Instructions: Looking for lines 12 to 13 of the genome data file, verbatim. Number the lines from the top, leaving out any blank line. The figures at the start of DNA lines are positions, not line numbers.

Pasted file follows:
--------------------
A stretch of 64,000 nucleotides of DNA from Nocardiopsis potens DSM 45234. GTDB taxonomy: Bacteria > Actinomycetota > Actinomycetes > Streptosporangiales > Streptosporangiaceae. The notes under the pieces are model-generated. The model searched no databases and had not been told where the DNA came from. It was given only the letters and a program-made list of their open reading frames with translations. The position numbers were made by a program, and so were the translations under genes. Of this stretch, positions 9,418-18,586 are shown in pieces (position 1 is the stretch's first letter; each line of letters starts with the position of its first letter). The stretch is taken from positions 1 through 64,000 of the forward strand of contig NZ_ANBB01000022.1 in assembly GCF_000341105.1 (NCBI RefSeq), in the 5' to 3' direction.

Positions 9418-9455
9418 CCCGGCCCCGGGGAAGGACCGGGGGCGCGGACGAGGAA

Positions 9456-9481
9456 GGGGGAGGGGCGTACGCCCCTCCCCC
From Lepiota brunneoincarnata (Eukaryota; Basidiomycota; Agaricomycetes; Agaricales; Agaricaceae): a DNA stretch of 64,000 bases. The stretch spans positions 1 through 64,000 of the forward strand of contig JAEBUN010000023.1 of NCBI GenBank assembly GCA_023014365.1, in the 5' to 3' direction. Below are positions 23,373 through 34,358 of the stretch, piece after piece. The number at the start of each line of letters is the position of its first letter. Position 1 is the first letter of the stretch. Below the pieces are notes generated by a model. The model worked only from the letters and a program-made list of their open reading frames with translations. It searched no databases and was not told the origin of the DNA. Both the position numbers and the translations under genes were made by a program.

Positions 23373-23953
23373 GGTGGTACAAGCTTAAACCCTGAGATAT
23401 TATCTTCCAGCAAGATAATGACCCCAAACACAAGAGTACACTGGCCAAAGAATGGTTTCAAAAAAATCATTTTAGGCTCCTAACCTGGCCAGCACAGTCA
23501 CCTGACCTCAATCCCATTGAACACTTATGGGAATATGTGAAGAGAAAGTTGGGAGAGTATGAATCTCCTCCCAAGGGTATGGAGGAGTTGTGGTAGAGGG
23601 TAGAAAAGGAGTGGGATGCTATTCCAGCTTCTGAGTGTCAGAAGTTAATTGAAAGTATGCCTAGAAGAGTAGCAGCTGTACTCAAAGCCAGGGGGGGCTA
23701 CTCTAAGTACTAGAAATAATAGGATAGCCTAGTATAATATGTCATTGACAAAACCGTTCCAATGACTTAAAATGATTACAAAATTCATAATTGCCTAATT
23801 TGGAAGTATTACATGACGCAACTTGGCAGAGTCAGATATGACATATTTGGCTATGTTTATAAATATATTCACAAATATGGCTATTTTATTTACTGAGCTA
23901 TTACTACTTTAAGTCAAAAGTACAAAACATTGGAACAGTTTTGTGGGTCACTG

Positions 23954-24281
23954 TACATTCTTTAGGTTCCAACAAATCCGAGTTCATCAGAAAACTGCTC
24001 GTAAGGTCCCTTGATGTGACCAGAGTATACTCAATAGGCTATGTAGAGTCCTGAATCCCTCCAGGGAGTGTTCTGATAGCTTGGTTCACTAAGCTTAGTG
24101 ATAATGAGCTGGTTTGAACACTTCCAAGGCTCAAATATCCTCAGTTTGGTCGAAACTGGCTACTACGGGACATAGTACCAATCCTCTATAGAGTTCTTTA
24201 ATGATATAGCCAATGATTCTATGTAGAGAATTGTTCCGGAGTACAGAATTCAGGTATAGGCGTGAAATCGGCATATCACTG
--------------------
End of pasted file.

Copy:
23701 CTCTAAGTACTAGAAATAATAGGATAGCCTAGTATAATATGTCATTGACAAAACCGTTCCAATGACTTAAAATGATTACAAAATTCATAATTGCCTAATT
23801 TGGAAGTATTACATGACGCAACTTGGCAGAGTCAGATATGACATATTTGGCTATGTTTATAAATATATTCACAAATATGGCTATTTTATTTACTGAGCTA